“Purple” by Olubunmi Familoni


My husband is a fist. It is in his voice when he talks to me. His words punching the air in front of me in big, bold wild letters chased by multiple exclamation marks—words pounding my face and heart to pulp.

He looks blows at me in public when I have said a stupid thing like how pretty another woman’s dress is or said something intelligent about politics without his permission to spread my dirty opinions out in the open.

His look pummels me to the ground and my spirit shrinks into a corner of the earth until I’m just a dot and nobody notices me. Even his lovemaking is a fight. I can feel his blows inside the pit of my stomach; the jabs, beating tender flesh until I’m bleeding beneath him, and dying.

He was shouting his uppercuts at me one night. The landlord came downstairs and banged on our door.

“What is going on in there?”

“Nothing!”

“Open the door.”

“Nothing is happening. We’re just having a conversation.”

“That is no way to talk to a woman, young man.”

“She is my wife.”

“And this is my house. You won’t kill your wife in it.”

When the man left, he turned on me, narrowed eyes and voice. “You’re fucking that old rag, aren’t you? While I’m away your legs are up in the air for him, abi?”

I have been reduced to a speck, to a place where silence is the only shield I have against this fist of a man, against the blows that jump at me out of his throat.

I remained silent. That’s what usually tips him over the edge. I tightened my face, and waited, waited for him to throw the rocks of his fist in my face, for his blows to eat my face up. I felt the air in the room shrink, tighten; my lungs closed up, like a fist, holding the little shred of breath I had left inside. Sometimes it feels as if it is my last.

Nothing happened.

No, something did, was happening; but it was not to me.

He was on the floor, clutching his chest, the left side, as if he was trying to hold his heart in his hands. As if the holding of the heart would stop it from stopping. I could see it in his face that his heart was ceasing, see it in the twist of his mouth that he was slipping, dying. But that’s all I could do…look.

You do not expect some people to die. It’s like how we had not expected Abacha to die. Yes, we had wanted something to happen, but I don’t think many people expected it to be death. I remember when I heard he was dead–my neighbours shouting it!–I didn’t feel anything, just like now, because I hadn’t been expecting it.

I didn’t understand the people that filled the streets and shouted and laughed and cried and drank and danced. I did nothing, just sat there, and continued living; continued feeling nothing.

“I have killed him,” I thought, even though I knew I couldn’t. Not because of love, but because I do not have the capacity for murder. But watching him die like this just left me numb. I had never seen anyone die before, die this real, so real I could reach out and touch his dying.

To see someone die this tight, this roughly, holding their heart, opening their mouth to catch a little air, white helplessness in their eyes. I had never seen it before.

The fist in his throat had opened into feeble fingers clutching at empty air, not making any sound, fingers begging to hold on to life a little longer; fingers trying to touch your name, to say please, or help, or something else, anything but nothing comes out.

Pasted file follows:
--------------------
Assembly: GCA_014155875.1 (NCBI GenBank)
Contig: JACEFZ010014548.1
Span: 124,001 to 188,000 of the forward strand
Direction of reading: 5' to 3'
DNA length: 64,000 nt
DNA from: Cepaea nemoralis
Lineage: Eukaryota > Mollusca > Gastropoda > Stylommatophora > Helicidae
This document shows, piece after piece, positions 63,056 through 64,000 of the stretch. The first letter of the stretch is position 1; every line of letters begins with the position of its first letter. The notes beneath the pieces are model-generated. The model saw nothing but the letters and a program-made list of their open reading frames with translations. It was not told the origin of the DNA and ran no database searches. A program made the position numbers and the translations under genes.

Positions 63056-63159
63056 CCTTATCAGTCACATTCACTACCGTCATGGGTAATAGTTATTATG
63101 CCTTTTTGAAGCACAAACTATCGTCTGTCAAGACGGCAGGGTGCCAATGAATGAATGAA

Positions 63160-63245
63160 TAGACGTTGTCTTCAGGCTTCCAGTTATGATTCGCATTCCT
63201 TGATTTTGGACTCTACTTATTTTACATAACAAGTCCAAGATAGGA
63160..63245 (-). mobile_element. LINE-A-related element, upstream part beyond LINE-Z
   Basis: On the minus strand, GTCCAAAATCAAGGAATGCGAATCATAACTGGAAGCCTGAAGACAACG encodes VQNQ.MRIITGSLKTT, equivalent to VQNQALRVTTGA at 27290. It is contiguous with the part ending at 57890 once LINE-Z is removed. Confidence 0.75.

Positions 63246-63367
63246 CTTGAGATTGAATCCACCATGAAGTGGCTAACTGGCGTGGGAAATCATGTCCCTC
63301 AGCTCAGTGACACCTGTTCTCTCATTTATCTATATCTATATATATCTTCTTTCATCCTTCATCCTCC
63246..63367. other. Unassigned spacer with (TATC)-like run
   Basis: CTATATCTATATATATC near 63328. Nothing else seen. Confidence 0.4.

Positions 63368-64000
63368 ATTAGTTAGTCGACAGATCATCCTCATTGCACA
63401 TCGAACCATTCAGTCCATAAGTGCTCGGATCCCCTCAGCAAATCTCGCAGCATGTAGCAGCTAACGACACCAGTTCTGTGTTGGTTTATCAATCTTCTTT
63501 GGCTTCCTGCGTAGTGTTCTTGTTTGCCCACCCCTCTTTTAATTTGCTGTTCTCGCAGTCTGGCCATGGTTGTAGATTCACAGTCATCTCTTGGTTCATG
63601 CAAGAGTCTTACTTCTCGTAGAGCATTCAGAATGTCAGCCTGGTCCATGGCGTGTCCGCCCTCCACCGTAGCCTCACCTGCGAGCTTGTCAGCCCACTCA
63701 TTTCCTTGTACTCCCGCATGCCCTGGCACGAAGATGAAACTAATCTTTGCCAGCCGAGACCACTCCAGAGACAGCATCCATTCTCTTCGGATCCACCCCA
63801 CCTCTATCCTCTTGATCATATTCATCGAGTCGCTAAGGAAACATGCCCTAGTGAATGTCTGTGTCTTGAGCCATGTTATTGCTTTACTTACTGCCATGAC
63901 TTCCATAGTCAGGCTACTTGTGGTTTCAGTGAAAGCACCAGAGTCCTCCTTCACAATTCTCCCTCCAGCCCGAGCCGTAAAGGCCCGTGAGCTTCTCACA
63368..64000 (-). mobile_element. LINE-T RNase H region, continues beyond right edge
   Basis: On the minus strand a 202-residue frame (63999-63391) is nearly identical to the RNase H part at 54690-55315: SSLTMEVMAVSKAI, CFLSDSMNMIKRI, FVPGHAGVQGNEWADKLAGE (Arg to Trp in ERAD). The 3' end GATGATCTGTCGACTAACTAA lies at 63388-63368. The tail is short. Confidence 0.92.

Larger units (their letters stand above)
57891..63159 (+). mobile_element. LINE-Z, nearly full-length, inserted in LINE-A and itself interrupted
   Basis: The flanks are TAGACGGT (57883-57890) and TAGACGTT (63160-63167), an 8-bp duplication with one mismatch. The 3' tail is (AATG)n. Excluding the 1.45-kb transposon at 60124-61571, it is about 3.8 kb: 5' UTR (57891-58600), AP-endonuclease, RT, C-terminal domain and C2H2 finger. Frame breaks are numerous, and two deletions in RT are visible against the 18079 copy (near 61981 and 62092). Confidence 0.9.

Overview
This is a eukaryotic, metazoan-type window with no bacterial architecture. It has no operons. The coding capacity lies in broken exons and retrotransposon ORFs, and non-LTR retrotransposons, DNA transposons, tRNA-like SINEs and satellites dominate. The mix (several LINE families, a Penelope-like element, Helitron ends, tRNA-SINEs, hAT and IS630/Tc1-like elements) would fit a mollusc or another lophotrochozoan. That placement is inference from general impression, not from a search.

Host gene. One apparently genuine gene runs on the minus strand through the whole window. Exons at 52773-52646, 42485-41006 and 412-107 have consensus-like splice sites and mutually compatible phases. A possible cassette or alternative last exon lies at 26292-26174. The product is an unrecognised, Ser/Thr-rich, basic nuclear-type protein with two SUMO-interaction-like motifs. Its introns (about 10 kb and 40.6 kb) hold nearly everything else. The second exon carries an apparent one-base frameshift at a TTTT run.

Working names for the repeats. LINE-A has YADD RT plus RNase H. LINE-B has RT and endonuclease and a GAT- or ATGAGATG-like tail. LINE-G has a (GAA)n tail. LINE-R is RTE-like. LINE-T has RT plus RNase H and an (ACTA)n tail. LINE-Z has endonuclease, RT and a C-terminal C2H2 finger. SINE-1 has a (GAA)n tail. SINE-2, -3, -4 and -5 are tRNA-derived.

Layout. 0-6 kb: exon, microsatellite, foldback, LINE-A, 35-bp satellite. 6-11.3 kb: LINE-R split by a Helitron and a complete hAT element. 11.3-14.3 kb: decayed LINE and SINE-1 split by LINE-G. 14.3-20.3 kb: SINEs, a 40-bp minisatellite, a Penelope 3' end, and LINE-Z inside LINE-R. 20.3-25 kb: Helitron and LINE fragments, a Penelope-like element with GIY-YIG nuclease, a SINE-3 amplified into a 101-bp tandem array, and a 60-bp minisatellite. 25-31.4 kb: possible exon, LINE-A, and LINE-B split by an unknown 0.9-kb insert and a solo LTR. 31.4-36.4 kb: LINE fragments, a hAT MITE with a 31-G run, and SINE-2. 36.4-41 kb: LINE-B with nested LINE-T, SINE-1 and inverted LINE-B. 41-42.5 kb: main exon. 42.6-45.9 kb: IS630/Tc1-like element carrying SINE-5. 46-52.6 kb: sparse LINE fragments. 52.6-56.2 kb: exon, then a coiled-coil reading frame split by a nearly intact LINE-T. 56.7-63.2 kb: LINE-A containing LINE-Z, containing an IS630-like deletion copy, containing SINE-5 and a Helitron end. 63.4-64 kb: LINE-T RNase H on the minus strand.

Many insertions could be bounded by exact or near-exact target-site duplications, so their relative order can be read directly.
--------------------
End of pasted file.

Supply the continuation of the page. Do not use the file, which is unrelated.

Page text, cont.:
If you have held a fist in your throat for too long, when you open it, there’s nothing in it, nothing comes out of it, because it has never been opened to receive anything. I just watched. A tailless gecko on the wall distracted me for a second, it stopped. When I returned my eyes to my husband he had stopped; fallen asleep.

I joined him. I lay beside him, in the same position, facing the ceiling. There was a sound on the ceiling. A chair was being scraped across the floor above us, as if somebody was leaving a table, perhaps the landlord, or his wife. They don’t talk. They have not spoken to each other for years. Only sounds; scraping of chairs, shutting of doors, creaking of beds, clinking of cutlery.

It is better than speaking with fists in your voice. This not speaking at all, a silence like death, or sleep or just going away inside yourself; somewhere far away where there are no voices.

The landlord came downstairs in the morning to check if we were okay. He does that every morning, after a night of fighting. He would knock, and ask if we were okay. My husband would answer through the closed door, “Yes, we are”. The old man would go back upstairs unsatisfied.

This morning, I answered, not through the door; I opened it. I showed him the new light on my face and answered his heavy “are you okay?” with a bright, warm, “Yes sir, I am. Thank you, sir.”

He must have smiled for a second before asking, “And your husband too?”

“Yes, he is fine. Sleeping late.”

“Fine,” he said, finally satisfied.

“Have a fine day.”

“You too, sir.”

I shut the door.

He reminded me of my father. Quiet old men reminded me of my father. My father never talked to me, or my mother. He carried his silence around like a burden of wisdom on his shoulders with the dignity of a sage or an elder statesman.

This, his silence, was so sacred that you never wanted to breach it with any silly question, request or warm conversation. My mother and I only exchanged whispers between us whenever he was around. We maintained the sanctity of my father’s grave, patriarchal silence. There was nothing strange about it.